• The capital and the development expenditures for the Railways have been pegged at ₹ 1.31 lakh crore within the Union Budget 2017.

  • 3500 km of railway lines are to be installed.

  • Any tickets that are booked through the IRCTC will not have any service charge.

  • A rail safety fund will be created over a 5-year period, with an expected corpus of ₹ 100,000 crore.

  • More lifts and elevators to be installed across 500 railway stations, to make them, easily accessible for the differently abled.

  • A new metro rail policy is to be announced to help create more jobs for the youth.

Infrastructure and Employment

The major infrastructure and employment related announcements in the 2017 budget are:

  • The abolishment of the Foreign Investment Promotion Board (FIBP).

  • Plans to set up crude oil reserves in Rajasthan and Odisha.

  • The total allocation for infrastructure stands at ₹ 396,135 crore.

  • The jobs boosts were mostly limited to announcements about packages available in the leather and footwear and textiles industries.

  • The Pradhan Mantri Kaushal Kendras are to be extended to 600 districts to help skill our youth.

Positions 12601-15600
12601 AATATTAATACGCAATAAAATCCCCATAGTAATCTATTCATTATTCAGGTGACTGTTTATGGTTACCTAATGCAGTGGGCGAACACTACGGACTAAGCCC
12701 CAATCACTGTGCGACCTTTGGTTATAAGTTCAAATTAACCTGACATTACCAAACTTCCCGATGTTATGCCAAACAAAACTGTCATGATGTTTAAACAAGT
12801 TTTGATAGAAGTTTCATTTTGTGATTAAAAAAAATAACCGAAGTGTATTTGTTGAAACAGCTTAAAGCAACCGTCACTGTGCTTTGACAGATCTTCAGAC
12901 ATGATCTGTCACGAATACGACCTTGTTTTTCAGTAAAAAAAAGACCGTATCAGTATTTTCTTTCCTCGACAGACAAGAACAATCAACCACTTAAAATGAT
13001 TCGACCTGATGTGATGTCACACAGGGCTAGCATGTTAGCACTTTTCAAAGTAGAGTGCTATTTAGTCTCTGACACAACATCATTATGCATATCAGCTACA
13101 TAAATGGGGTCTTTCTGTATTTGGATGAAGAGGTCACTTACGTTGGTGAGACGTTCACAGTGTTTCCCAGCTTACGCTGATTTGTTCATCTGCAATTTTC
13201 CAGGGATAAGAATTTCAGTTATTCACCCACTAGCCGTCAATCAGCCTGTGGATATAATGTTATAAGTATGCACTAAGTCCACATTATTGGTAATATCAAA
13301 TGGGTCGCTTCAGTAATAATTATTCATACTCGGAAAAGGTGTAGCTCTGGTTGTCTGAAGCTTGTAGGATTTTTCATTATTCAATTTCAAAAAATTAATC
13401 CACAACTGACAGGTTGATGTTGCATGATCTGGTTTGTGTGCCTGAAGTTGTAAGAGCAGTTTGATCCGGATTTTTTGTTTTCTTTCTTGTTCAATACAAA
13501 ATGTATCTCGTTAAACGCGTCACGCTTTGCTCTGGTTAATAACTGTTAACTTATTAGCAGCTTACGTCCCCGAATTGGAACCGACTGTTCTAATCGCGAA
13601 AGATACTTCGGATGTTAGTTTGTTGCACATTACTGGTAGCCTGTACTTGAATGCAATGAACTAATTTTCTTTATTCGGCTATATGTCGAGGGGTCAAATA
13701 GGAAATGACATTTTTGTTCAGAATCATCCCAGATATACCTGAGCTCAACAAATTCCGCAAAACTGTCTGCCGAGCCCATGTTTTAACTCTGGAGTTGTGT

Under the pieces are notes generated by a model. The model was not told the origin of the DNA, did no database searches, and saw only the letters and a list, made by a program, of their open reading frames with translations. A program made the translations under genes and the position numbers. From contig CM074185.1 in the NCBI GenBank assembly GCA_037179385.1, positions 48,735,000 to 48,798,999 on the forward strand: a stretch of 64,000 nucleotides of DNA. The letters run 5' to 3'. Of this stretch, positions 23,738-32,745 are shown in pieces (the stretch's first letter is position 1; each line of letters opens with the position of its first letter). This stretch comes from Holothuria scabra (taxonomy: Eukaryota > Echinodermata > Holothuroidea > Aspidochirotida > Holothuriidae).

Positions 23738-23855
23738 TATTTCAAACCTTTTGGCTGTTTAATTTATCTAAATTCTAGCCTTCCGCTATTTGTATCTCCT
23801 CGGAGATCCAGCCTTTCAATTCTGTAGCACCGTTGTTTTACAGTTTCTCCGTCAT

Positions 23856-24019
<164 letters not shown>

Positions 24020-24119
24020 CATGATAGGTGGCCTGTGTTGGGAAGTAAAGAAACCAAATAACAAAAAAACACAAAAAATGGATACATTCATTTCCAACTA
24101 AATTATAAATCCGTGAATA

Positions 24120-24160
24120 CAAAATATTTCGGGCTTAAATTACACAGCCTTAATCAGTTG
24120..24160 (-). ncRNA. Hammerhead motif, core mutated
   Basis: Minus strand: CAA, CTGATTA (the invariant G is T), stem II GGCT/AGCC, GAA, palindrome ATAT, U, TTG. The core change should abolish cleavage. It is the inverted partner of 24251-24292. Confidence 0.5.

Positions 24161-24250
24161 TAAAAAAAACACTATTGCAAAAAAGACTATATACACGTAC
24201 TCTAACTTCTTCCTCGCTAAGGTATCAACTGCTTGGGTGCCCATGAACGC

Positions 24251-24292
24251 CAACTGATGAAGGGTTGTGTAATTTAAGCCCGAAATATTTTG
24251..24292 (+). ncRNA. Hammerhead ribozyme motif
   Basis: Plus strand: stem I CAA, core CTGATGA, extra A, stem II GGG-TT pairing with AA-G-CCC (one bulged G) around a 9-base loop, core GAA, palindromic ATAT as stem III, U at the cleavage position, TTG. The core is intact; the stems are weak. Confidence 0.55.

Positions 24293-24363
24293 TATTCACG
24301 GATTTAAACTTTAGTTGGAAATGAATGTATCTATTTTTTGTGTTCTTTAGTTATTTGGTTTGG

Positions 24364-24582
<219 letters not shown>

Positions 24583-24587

• Other announcements included those on new medical seats, investments in digital learning, and a National Testing Agency.

  • There was also a focus on BharatNet which is being aimed to connect 150,000 Gram Panchayats on the broadband network.

  • Holding period for LTCG for lands and buildings has been reduced to 2 years.

  • MAT Credit can be carried forward for 15 years now instead of 10.

Taxes and Expenses and Funding

Now, the one we’ve all been waiting for. How does the new budget affect the various taxpayers? Here’s how: –

  • The income tax for the tax slab of ₹ 250,000 to ₹ 500,000 has been reduced from 10% to 5% and no tax will be applicable below the lower limit.

  • People with an annual income of ₹ 50 Lakh to 1 crore, are liable to pay a surcharge of 10%

  • On incomes above ₹ 1 crore, the surcharge of 15% will continue.